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DEVELOPING A REVISING & EDITING TOOLKIT
WHAT’S THE PURPOSE?
After working on the same paper for days on end, it can be difficult to identify ways you might rewrite,
reorganize, or expand. Even harder is finding spelling and punctuation mistakes: after a while you
just read the paper the way you know it goes, glossing right over missing words and extra
apostrophes. One way to take better stock of your writing is to use a revising “toolkit,” a collection of
strategies based on your own writing needs and goals. Some suggestions for building a personalized
toolkit are described below.
IDENTIFY AVAILABLE RESOURCES & SEARCH FOR REVISING TIPS THAT MATCH YOUR NEEDS:
With the number of colleges hosting online writing labs, there is no shortage of helpful, free
information available on the Internet. College writing handbooks and style guides are also
good sources of information – and can often be found cheap in used bookstores. As you skim
through available materials, look at the different writing issues they suggest. Which seem
most applicable to your writing? Which strategies might really help? Write down good ideas or
make copies of especially useful pages and put them in a notebook.
Purdue Online Writing Lab: http://owl.english.purdue.edu
This Purdue University website offers an extensive collection of writing links and handouts – find
information on everything from developing a thesis to overcoming writer’s block to documenting
Dave’s ESL Café: http://www.eslcafe.com/
Submit questions about English grammar & usage and get a reply back from an instructor,
usually within 24 hours.
Ten Tips for Effective Editing: http://darkwing.uoregon.edu/~sschuman/tentips98.html
A short article by UO professor Sharon Schuman on higher-level style issues.
Departmental Writing Guides: http://wic.oregonstate.edu/wic_dept_writ_guides.html
This Oregon State website offers specific guidelines for writing college papers in different
disciplines: philosophy, anthropology, chemistry, political science, botany, engineering,
sociology, and others.
MAKE A LIST OF SPECIFIC “HIGHER ORDER” REVISING TASKS: “Higher order” refers to the
global aspects of your paper: content, support, organization, unification around a clear and
interesting central idea. Because it’s generally more efficient to work on these larger issues
before fiddling too much with sentence-level details, you’ll probably want to focus on them first.
In your notebook, make a list of specific things you can do that will help you pick out higher
order issues to work on. For example:
TO FIND YOUR THESIS: Underline the sentence or two that best captures the paper’s main idea. If
you can’t find a statement that expresses your main point, write one now.
TO CLARIFY THE MAIN IDEA/MAKE THE THESIS MORE PRECISE: Once you’ve underlined your thesis,
rewrite the idea in at least two different ways. Then compare. Which most precisely captures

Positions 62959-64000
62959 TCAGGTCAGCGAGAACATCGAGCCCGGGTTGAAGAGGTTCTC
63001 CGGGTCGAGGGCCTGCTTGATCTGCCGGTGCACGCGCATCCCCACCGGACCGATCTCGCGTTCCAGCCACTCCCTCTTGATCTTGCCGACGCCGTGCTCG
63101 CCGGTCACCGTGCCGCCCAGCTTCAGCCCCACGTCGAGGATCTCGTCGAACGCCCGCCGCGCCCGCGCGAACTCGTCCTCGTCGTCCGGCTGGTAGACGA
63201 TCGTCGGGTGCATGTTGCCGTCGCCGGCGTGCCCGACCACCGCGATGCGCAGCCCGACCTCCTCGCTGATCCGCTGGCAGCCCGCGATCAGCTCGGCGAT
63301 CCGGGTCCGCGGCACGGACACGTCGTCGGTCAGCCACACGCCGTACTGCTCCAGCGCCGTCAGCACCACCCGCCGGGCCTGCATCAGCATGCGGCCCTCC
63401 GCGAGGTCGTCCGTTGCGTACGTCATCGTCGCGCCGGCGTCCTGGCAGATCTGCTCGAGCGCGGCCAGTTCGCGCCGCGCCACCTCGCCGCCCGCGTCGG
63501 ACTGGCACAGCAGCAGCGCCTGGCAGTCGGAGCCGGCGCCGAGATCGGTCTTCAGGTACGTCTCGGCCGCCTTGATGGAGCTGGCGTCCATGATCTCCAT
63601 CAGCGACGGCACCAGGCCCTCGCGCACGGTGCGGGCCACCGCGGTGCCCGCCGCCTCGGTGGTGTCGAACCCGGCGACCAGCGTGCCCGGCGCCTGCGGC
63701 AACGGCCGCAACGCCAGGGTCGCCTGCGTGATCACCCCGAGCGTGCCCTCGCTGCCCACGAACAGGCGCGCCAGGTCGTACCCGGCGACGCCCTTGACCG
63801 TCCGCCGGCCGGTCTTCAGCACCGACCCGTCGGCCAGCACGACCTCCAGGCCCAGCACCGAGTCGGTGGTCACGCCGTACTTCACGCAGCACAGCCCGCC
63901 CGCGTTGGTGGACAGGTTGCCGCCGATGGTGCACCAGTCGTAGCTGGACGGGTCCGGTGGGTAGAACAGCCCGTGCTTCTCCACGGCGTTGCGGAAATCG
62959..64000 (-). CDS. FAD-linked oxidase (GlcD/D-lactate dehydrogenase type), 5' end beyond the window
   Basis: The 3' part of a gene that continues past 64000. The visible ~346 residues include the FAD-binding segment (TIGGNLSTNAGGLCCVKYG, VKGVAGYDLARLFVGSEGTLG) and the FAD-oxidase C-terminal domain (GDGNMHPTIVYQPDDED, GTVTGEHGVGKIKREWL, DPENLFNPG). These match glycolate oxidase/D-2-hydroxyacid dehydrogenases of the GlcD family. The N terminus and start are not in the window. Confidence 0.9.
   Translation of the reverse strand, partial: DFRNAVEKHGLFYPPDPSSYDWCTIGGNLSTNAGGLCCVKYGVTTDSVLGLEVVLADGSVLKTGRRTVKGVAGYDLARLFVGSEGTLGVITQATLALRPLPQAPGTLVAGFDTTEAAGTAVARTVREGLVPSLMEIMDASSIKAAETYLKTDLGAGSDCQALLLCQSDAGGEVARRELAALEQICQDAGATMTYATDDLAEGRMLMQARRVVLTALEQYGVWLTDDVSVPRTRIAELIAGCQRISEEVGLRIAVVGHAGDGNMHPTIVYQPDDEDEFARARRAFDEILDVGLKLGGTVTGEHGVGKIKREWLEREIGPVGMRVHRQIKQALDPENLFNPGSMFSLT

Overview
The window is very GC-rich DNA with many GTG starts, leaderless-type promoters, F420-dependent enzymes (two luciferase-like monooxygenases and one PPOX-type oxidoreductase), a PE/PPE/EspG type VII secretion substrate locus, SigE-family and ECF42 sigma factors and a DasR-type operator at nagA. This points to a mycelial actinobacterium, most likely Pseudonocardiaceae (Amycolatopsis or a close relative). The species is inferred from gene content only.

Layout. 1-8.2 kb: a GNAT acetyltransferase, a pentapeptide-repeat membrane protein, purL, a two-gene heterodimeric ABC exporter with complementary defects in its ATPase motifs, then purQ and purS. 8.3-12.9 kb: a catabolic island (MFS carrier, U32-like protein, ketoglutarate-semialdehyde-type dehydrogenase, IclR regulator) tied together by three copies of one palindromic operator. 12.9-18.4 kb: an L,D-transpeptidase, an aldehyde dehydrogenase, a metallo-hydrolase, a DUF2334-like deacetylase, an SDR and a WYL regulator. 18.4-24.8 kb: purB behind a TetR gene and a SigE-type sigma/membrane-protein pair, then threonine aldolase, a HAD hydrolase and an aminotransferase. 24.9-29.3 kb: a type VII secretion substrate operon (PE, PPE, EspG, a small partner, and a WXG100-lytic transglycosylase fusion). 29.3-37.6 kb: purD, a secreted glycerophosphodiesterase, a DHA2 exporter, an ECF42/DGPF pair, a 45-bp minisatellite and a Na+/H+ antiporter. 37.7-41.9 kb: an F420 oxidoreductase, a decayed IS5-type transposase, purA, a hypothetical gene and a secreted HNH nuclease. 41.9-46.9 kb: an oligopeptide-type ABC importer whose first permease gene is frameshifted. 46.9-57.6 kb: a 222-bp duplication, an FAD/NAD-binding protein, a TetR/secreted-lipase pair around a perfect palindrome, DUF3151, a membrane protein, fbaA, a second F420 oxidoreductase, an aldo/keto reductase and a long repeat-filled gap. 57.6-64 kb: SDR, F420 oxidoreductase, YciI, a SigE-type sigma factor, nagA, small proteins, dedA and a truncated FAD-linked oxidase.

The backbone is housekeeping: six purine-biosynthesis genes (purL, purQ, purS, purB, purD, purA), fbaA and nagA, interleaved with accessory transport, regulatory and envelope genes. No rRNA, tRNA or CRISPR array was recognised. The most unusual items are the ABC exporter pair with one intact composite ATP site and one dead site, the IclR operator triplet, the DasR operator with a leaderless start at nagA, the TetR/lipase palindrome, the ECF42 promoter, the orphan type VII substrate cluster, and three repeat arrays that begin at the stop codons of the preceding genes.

the main idea? Which sounds best?
TO REVISE FOR SUPPORT: Put an EX at the end of each line that could be illustrated with a
specific example. Put a QU at the end of each line that could be backed up with a specific
quote from the text.
TO REVISE FOR ORGANIZATION: Given the draft you have now, write an outline that follows your
existing pattern of organization. Does it make sense? OR, cut the paper into pieces, paragraph
by paragraph. Try rearranging the paragraphs – do any other systems of organization work
TO REVISE FOR UNITY: Put a U? next to the sentences that pull the essay furthest away from your
main idea. What is their function? Are they necessary? If no, cut them out. If yes, consider
how you might revise your thesis to reflect that this is an important direction the essay is taking.
MAKE A LIST OF SENTENCE-LEVEL EDITING STRATEGIES: Identify common problems you have
with grammar, punctuation, and spelling and come up with concrete steps you can take to
work on each skill. Again, give yourself concrete tasks that will help you catch your mistakes.
TO EDIT FOR PLURAL ENDINGS: Read through the paper line by line and circle all nouns. Then, go
back through the paper, asking whether each noun refers to one thing or many.
TO EDIT FOR SENTENCE FRAGMENTS: Read the paper backwards, one line at a time. Highlight any
sentence that sounds incomplete by itself. Then, check these sentences against your fragment
handout. Are they complete thoughts? Or do they need to be added to another sentence to
KEEP A LEARNING LOG: Keep a list of trouble spots you have encountered in your writing,
along with how you fixed them and a rough explanation why. This helps you find solutions to
mistakes you make often and allows you to gradually learn from them.
Problem word or phrase Correction Explanation
After the thief robbed, he ran After the thief robbed the old The verb rob takes an
away. man, he ran away. object.
The solution’s benefits The solution’s benefits The apostrophe in “it’s”
outweigh it’s drawbacks. outweigh its drawbacks. represents a contraction
(not possession): “it is.”